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Monday, 26 August 2019

What we’re tracking on 26 August 2019

All the local business press could talk about yesterday is how much the CBE’s rate cut on Thursday is a positive move for Egypt’s business climate. We have chapter and verse on what the move means for the state budget and businesses in Speed Round, below.

The global press, meanwhile, has been squarely focused on the G7 summit in Biarritz, France. Unsurprisingly, most leaders have signaled they’re being rubbed the wrong way by US President Donald Trump and his whims, the most recent of which was raising tariffs on Chinese goods. British Prime Minister Boris Johnson “voiced concern on Saturday about creeping protectionism and said those who support tariffs ‘are at risk of incurring the blame for the downturn in the global economy.’ Sitting across from Trump on Sunday, he said: ‘We’re in favor of trade peace on the whole, and dialing it down if we can.’” The Donald didn’t seem to get the message, and told reporters later the G7 leaders “respect the trade war.”

Trump’s only regret about his newest tariffs on China? That he didn’t go higher: Trump told reporters ahead of the summit that he “might as well” have second thoughts on his trade war escalation late last week, only for White House Press Secretary Stephanie Grisham to say he meant that “he regrets not raising the tariffs higher,” the Washington Post reports. The president later said that he plans on backing down from some of the threats he has made against China, reflecting “Trump’s wildly shifting approach to China, which has had a major effect on the US economy.”

The spillover effect is officially here: Stocks across the Middle East have been dipping on the back of the US-China trade war, signaling that the spillover effect from the spat could lead to a global recession, reports Bloomberg. The EGX30 remained unscathed yesterday, buoyed by positive sentiment from the CBE’s rate cut last week, but indices in Saudia Arabia, the United Arab Emirates, Kuwait, and Oman — who rely heavily on trading with China — retreated “on speculation slowing growth will sap demand for oil.”

The yuan hit an 11-year low and Asian stocks tanked in the early hours of this morning, as markets reacted to the latest flare-up in US-China trade tensions. The Hang Sang plunged 3%, the Shanghai Composite fell 1.3%, and the yuan dropped 0.7% to 7.1449 per USD. “The gloves are coming off on both sides” said Mitul Kotecha, senior EM economist at Toronto-Dominion Bank. “As long as China can ensure that yuan weakness is well controlled i.e. it does not provoke strong outflows, expect to see further depreciation in the currency.” Bloomberg has more.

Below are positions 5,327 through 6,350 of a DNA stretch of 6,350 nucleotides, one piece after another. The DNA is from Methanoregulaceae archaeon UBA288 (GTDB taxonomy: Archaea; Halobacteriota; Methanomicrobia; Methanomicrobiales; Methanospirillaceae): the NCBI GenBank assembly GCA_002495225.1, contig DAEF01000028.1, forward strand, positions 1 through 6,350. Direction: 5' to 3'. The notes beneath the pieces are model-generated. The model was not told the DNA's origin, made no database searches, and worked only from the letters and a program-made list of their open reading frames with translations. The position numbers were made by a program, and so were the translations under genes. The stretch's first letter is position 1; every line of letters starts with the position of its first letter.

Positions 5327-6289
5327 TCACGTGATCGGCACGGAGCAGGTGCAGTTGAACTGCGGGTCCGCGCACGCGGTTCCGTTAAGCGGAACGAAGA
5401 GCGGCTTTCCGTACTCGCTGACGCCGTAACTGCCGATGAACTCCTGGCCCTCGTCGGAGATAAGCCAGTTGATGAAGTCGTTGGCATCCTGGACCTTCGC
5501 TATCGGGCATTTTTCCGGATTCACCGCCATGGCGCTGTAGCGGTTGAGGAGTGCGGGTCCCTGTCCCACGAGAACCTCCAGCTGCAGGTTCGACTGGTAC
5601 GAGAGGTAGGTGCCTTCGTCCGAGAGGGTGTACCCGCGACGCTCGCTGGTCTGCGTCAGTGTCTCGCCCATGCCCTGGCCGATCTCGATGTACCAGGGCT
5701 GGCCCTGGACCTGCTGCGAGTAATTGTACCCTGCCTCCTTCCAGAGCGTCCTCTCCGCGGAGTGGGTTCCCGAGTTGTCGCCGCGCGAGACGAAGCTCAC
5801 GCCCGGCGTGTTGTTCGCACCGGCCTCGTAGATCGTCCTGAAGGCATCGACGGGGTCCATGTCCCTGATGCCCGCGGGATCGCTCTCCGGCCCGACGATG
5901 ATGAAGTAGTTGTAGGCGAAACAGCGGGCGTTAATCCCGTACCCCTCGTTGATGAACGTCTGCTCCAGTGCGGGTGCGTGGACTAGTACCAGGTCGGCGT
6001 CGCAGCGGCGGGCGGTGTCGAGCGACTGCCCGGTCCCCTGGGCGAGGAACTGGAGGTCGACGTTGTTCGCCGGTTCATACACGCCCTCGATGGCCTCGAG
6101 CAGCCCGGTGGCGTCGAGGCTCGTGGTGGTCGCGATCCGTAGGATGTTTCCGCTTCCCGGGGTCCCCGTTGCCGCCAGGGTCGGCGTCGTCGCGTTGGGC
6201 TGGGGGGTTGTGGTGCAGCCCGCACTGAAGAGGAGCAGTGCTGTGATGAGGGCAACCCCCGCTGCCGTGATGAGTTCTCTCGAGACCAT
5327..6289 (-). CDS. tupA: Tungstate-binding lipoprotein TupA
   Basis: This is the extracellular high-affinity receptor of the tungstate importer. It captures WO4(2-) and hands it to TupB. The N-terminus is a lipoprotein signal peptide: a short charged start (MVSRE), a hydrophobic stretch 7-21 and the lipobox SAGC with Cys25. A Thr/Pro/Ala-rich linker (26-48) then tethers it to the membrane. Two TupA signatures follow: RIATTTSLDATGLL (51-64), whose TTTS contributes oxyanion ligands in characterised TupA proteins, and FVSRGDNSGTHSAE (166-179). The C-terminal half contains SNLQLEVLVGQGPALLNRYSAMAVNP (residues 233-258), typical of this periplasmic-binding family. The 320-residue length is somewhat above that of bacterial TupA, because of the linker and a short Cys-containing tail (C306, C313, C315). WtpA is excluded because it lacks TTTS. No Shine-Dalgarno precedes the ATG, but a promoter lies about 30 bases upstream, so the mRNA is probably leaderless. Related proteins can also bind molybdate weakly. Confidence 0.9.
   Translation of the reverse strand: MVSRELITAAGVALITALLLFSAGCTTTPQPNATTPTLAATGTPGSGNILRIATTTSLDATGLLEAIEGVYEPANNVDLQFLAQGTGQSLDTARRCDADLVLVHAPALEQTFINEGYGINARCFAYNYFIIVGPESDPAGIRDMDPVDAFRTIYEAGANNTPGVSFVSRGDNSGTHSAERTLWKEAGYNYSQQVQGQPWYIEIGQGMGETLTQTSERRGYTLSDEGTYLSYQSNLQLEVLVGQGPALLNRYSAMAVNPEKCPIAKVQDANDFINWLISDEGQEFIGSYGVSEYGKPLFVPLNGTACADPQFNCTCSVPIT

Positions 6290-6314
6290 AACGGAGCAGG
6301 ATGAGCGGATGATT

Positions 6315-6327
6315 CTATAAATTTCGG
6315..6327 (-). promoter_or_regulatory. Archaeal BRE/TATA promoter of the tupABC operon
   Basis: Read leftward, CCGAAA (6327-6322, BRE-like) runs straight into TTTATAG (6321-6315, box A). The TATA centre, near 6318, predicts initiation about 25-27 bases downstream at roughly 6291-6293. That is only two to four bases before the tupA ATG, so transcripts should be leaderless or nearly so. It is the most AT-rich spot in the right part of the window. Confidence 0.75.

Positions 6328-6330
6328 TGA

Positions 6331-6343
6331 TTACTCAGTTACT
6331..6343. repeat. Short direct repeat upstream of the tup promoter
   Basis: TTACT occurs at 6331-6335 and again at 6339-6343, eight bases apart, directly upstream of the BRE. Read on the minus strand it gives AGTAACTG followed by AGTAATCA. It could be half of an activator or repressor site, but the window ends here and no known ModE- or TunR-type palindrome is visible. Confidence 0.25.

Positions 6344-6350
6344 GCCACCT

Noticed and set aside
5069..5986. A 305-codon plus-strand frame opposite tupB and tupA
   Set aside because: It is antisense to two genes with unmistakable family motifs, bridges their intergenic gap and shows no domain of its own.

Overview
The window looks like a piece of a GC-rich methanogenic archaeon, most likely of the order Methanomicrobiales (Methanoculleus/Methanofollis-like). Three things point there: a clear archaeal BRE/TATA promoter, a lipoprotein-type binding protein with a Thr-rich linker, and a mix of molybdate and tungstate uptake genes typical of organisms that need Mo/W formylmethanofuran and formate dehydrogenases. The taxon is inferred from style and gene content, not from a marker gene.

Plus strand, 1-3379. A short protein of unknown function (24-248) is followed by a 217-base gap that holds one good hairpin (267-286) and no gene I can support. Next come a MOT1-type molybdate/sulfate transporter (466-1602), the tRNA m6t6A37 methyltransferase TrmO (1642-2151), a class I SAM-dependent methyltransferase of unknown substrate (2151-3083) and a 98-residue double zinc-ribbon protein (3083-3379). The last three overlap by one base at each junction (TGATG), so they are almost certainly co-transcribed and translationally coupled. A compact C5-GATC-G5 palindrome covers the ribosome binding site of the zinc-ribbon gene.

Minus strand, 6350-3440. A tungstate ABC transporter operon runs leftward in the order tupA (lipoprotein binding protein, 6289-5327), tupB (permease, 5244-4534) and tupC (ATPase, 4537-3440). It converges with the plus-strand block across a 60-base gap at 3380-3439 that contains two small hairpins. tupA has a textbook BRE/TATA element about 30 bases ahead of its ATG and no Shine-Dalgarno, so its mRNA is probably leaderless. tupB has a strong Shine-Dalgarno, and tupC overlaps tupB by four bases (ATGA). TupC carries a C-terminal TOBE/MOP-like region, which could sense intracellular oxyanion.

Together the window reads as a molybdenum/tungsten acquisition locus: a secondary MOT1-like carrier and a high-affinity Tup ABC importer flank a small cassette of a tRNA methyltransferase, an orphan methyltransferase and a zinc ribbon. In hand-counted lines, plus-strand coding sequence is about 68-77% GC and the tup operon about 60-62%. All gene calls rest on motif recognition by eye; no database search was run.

Competition for Aramco IPO to ramp up this week: Global banks will travel to Saudi Arabia from Tuesday to compete for the chance to work on the long-awaited Aramco IPO, sources tell Bloomberg. Aramco has invited more than 20 US, European and Asian banks to bid for the project, which is expected to be the world’s largest ever IPO. Sources said last week that investment banks Lazard and Moelis have begun preparatory work on the listing, and will help to select the underwriters and identify listing venues. It is understood that officials from the London Stock Exchange, the New York Stock Exchange and Hong Kong Exchanges & Clearing are all competing to host the listing.

Egypt is not alone in creating a new center of administrative power: Indonesia is also shifting its capital city to a new (still undetermined) location, with current capital Jakarta nevertheless set to remain a commercial and residential hub, the Washington Post reports.

Sudan needs some USD 8 bn in foreign aid and another USD 2 bn in FX deposits over the next two years to cover import bills and help regain international trust in the economy, Sudan’s Prime Minister Abdallah Hamdok said, according to Al Arabiya. Hamdok sees these measures as necessary to stymie the decline of the SD following the country’s political upheaval.

Bad news, meat lovers. Our appetite for beef is a driving factor in the fires currently ravaging the Amazon, Reuters reports. What do we have to do with it? Brazil is the world’s largest exporter of beef and Egypt is one of its top markets. In 2018, a record 1.64 mn tonnes of beef were sent to China, Egypt, and the EU, part of a trend that reportedly saw exports grow tenfold in weight and value between 1997 and 2016. This is all bad news for the Amazon, with cattle farming being the main driver of deforestation.

This morning in bizarre news:

Trump has devised a new and innovative method for controlling hurricanes: Nuclear weapons. Axios is out with a stunning report on a White House hurricane briefing, during which the president proposed dropping a nuclear bomb inside a hurricane to prevent it from reaching the US mainland. “I got it. I got it. Why don’t we nuke them? They start forming off the coast of Africa, as they’re moving across the Atlantic, we drop a bomb inside the eye of the hurricane and it disrupts it. Why can’t we do that?” the source said, paraphrasing the suggestion. There are no words….

Steve Jobs is alive and well. In Egypt. The Sun has been busy scouring the depths of Reddit, picking up on a thread discussing a picture of an Egyptian Steve Jobs look-a-like.

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